Editorials, GS-2, Indian Polity, Public Admin 2, Uncategorized

Uttarakhand: The way forward

The Union government suffered a major setback with Uttarakhand High Court quashing President’s rule in the hill state and directing ousted CM Harish Rawat to prove his majority on April 29th. The HC had also upheld the disqualification of 9 rebel MLAs observing that they have to pay the price for constitutional sin of defection. But, in the latest development the SC has set aside High Court’s order and re-imposed President’s rule in the state.


The High Court’s judgement is based on previous Supreme Court judgements. The Supreme Court has clarified in several judgments that Central rule was no substitute to testing a democratically elected government’s strength on the floor of the assembly.

  • In 1977, then Janata Party government asked CMs of nine Congressruled states to resign or face dismissal through Article 356. This was challenged in the SC, which took a lenient view of the political manoeuvring. It said judicial review of presidential proclamation was on a limited ground and couldn’t touch political aspects.
  • But the judiciary started taking a stern view of Article 356’s misuse after overturning the Centre dismissed SR Bommai in Karnataka and the Meghalaya government in 1989 and 1991. Bommai case ruling of 1994 became the guiding light for constitutional courts.
  • Here, the court said floor test was the best method to judge an elected government’s majority. It said, “The SC or HC can strike down the proclamation if it is found mala fide or based on irrelevant or extraneous grounds. When called upon, the Union of India has to produce the material on the basis of which action was taken. It cannot refuse to do so, if it seeks to defend the action.”
  • In the Ranmeshwar Prasad Vs Union of India case (2005), the supreme Court reiterated this position: “The President’s satisfaction has to be based on objective material. The objective material must vindicate that the government of the state cannot be carried on in accordance with the provision of the Constitution. That is a condition precedent before the issue of the proclamation.”

Was it necessary to impose President’s rule in Uttarakhand?

No, say few experts. It is because none of reports, submitted by the governor to the centre, spoke about the breakdown of constitutional machinery in the state. Instead, President’s rule was imposed in the state by the President based on Centre’s advice. The centre’s argument is based on the way the appropriation bill was passed in the state.

What the law says?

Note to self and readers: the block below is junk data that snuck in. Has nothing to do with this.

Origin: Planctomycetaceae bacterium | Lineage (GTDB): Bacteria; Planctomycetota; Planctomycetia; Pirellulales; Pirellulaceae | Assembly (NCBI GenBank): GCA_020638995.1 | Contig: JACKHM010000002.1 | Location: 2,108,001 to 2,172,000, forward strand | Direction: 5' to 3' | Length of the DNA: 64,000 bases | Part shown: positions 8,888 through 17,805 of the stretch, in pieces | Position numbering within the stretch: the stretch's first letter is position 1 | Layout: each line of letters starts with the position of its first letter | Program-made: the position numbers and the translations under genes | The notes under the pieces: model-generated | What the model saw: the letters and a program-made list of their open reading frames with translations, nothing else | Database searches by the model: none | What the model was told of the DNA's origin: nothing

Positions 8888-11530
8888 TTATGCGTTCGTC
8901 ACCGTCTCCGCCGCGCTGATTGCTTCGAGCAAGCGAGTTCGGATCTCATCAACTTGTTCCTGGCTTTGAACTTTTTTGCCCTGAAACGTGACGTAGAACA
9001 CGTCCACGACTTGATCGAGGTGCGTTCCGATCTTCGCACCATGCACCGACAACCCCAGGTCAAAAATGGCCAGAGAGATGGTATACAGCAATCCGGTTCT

The President can exercise powers under Article 356 ‘either on the report of the Governor or otherwise’. Here, the word ‘otherwise’ means the President may act even without the governor’s report. Article 356 says that if any piece of advice is given by the Centre and a state government does not comply with it, it shall be deemed that ‘there is breakdown of the constitutional machinery of the state’. It does not mean corruption or misuse of powers by the Speaker.

Way ahead:

Now, the Supreme Court of India; the final arbiter of the constitutional maters will decide the case. While doing so, it will definitely look back to the point when a judgement by their predecessors changed the course of federal politics in the country. While pronouncing its judgement in S R Bommai case, the constitutional bench of the highest court made the arbitrary use of Article 356 of the Constitution very difficult. Now more than two decades after the Bommai case, apex court will once again deliberate upon the use and abuse of the Article 356.

If Supreme Court overturns the high court order, it would raise serious questions about the ability of judges of lower courts in handling matters of constitutional crisis. The Supreme Court also needs to take a serious look at the current lacunae in the system like the Parliament approval within two months when a government is in minority in the Upper House.

Editorials, GS-2, Indian Polity, Public Admin 2, Uncategorized

Not a court of everyday appeal

Article Link


  • National Court of Appeal (NCA)
  • By establishing a more robust judiciary

National Court of Appeal (NCA)

  • Establishment of a National Court of Appeal (NCA)  would act as an intermediate forum between the Supreme Court and the various high courts of India.
  • It  would relieve the Supreme Court of the weight of hearing regular civil and criminal appeals
  • It will allow the court to concentrate on determining only fundamental questions of constitutional importance.
  • NCA’s regional benches would allow greater access to litigants from remote parts of the country, for whom the distance to New Delhi acts as a grave barrier to justice.

Problem with NCA

  • Supreme Court has today used the pliability of its power to grant special leave to often interfere in mundane disputes is therefore not a product of any structural problem, but rather of a deliberate decision by the court’s judges.